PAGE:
Two main unions represented Air NZ ground staff – the Engineers Union (EPMU) and the Service & Food Workers Union (SFWU).
News of the planned cuts broke late last year, just before the Labour Party's annual conference.
"I said it from the outset", said SFWU Northern Region secretary Jill Ovens, "the only way we were going to stop this was if unions stood together".
The SFWU and EPMU did talk about a joint public campaign to put pressure on the government to stop the outsourcing.
"We had to take the campaign to the streets, to pressure the government", said Jill. "But the EPMU weren't prepared to do that."
An opinion piece on the Air NZ dispute in the April issue of Workers Charter has sadly proved correct. Our headline read, "when unions feud, the employer wins".
The Council of Trade Unions (CTU) is now sponsoring mediation between the two unions to heal the rift.
Meanwhile, the CTU's biennial conference in October also launched a new political strategy, including calls for changes to the Employment Relations Act (ERA) to improve workers' rights. This must be broadened to include restoring workers' freedom to strike.
Under the ERA, all strikes are illegal unless they're over the terms of a collective agreement, after it's expired, or over an urgent health and safety risk.
A secret memo to the Air NZ board explained how managers wanted to use Labour's anti-strike laws to make the cuts. It said, "The intent is to deliver the bulk of the programme under the protection of employees being under contract and therefore unable to strike".
Citing this memo, both Jill Ovens and EPMU national secretary Andrew Little have publicly called for changes to the ERA giving workers the right to strike before the expiry of their collective. That demand has to be taken up by the whole union movement.

Terror raids ‘target basic right to express dissent’

By Grant Brookes

The widespread public concern over the recent police terror raids was seen in Lower Hutt on 28 November.
A public meeting organised by email at just a week’s notice drew more than 80 people to hear Maori lawyer Moana Jackson. It was the biggest left wing political meeting in the Hutt Valley in a long while.
Jackson spoke about the raids, what was behind them and – in response to questions from the floor – what people can do to build opposition.
Just three weeks earlier, he had resigned as a Patron of the Police College in protest at the police abuses of human rights.
Jackson said he couldn’t tell all he knew because many details are suppressed, but he gave some examples of abuses which had already been made public.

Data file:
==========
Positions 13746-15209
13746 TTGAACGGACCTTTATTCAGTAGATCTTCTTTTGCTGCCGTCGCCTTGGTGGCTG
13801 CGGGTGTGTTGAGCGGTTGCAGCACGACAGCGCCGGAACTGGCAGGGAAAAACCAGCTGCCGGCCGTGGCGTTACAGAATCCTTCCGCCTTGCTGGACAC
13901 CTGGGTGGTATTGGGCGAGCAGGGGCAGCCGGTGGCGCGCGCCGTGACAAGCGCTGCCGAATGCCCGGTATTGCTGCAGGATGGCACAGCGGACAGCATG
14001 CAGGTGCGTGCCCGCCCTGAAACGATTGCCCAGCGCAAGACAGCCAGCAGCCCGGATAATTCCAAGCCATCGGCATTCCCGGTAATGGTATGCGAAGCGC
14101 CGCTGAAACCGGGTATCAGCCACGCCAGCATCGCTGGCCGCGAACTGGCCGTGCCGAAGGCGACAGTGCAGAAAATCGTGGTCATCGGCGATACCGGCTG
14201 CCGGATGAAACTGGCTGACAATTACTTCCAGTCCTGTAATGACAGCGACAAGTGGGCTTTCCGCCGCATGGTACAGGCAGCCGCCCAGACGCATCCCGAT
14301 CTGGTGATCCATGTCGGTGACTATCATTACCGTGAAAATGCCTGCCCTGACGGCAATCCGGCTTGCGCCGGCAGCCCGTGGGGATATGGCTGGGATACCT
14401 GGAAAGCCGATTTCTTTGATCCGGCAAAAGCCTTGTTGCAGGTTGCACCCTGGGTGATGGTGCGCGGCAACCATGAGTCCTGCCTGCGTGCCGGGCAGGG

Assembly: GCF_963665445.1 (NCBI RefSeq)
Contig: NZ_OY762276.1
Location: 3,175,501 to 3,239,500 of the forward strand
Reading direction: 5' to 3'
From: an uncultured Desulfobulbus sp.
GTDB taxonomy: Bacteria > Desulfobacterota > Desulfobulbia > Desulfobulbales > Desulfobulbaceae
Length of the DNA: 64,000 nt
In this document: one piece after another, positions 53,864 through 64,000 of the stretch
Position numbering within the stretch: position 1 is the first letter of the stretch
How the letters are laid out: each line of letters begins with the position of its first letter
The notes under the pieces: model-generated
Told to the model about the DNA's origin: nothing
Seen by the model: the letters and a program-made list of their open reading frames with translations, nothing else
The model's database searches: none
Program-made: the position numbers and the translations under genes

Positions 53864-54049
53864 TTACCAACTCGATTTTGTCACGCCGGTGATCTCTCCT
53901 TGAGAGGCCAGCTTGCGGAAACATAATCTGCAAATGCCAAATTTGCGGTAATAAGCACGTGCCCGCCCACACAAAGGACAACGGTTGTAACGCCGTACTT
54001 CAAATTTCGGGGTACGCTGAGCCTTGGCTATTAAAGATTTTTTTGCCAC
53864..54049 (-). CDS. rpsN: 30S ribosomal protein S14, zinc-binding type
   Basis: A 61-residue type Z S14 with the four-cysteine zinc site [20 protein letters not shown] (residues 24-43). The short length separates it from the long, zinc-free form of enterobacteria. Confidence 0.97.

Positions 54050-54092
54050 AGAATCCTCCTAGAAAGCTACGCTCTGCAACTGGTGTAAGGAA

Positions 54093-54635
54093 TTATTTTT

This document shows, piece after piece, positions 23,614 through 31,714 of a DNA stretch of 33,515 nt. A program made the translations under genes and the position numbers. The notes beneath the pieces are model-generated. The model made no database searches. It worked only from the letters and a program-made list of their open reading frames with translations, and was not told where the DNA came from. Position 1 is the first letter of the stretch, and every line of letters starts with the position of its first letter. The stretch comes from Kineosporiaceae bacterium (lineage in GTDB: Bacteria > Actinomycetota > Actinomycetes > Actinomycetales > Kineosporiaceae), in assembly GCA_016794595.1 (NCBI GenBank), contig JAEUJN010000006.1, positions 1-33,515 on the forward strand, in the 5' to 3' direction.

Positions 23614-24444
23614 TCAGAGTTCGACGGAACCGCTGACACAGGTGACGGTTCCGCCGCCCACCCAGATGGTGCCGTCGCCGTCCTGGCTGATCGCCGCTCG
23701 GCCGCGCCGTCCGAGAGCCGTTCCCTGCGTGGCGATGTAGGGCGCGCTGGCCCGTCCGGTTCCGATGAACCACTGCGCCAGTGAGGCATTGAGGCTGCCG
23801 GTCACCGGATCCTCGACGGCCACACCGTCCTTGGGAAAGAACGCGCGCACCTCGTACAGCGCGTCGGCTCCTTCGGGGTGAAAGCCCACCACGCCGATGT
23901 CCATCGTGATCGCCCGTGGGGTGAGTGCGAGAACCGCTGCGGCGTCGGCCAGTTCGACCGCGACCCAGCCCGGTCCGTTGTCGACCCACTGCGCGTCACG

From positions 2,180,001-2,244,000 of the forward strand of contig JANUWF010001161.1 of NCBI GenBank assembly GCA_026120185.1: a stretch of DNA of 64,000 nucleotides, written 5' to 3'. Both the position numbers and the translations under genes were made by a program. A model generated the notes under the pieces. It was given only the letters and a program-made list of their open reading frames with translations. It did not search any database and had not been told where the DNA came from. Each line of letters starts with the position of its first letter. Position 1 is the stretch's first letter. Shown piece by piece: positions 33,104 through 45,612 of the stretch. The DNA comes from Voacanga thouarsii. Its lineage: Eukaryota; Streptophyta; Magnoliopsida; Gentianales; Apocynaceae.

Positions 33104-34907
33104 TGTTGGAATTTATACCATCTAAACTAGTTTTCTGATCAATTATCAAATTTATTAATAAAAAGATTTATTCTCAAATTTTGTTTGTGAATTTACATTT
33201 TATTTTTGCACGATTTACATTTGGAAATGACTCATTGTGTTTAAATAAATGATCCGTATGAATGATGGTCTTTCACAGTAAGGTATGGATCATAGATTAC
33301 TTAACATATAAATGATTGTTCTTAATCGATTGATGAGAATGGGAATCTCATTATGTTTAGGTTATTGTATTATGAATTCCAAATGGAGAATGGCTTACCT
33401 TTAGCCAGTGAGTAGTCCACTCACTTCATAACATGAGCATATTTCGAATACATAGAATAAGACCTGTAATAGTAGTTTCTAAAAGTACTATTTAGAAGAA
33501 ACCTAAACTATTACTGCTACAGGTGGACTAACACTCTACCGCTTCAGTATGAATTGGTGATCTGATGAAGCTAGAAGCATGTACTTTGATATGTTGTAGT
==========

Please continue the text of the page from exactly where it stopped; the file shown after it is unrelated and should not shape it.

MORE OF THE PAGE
“The raid was called Operation 8 because there were seven other operations going on at the same time”, he said. Over 400 groups – mainly Maori – were under surveillance.


On October 15, they raided over 60 properties around the country, and made 17 arrests. The main focus, however, was the Ruatoki.
“There, police stopped innocent people at gunpoint, made them get out of their cars and hold a number, and took their photograph. Now the police are not allowed to do that”, he said.
They surrounded one house and told the occupants to come out with their hands up. A woman and her children came out.
“The mother was spread-eagled, face down on the ground”, said Jackson. “When the children started to cry, they were marched away and locked in a wood shed, for hours. The children were all under eight.
“They were not allowed food. They were not allowed to go to the toilet. The younger ones wet themselves. The girls were searched by male police officers.
“The police terrorised the members of that community.”
Jackson explained how the operation reopened painful historical wounds for Maori.
“In 1863, there was a law passed called the Suppression of Rebellion Act. Under that law, a number of individuals and iwi were labelled rebels.
“It became the basis of the raids on Parihaka and on [Tuhoe leader] Rua Kenana. It led to the Settlement Act, and the wars in Taranaki and the Waikato.”
Later wars on the East Coast led to massive confiscation of Tuhoe land. “When the police descended on the Ruatoki”, said Jackson, “they set up their check points, deliberately – or in exceptional ignorance – on the confiscation line.”
The basis for the October raids was the Terrorism Suppression Act, hastily passed by Labour in 2002 to stay on side with the US “war on terror”.
“As a result of that law, the police received a huge increase in their budget, as did the SIS.”


Senior officers were posted on assignments to Washington and London, where they absorbed lessons from other law enforcement agencies.
“The militarization of policing”, concluded Jackson, “is based more on demands from overseas than domestic realities”.
Asked why Helen Clark endorsed the raids, he said he can’t read the prime minister’s mind, but commented that she does want to remain on side with America in the hope of a free trade deal.
Jackson said legal action will be taken against the Crown as a result of the raids. People can support the legal campaign by explaining to others what really happened, in ways they feel comfortable.
He believes that when most people hear the real story, and how it could happen to any activist group which dares to question the Crown, they will oppose the police actions, too.
“The police had a complete disregard for the law which is supposed to govern their operations”, said Jackson. “When you give a coercive arm of the state such far reaching power, it creates corruption.
“The prime minister also talked about terrorism in the Ureweras, and about napalm bombs. She not only breached sub judice, she also breached the convention that there should not be even a hint of political interference in the legal process.
“If the state is prepared to break its own rules in that way, what other rules will it break in the name of fighting terrorism?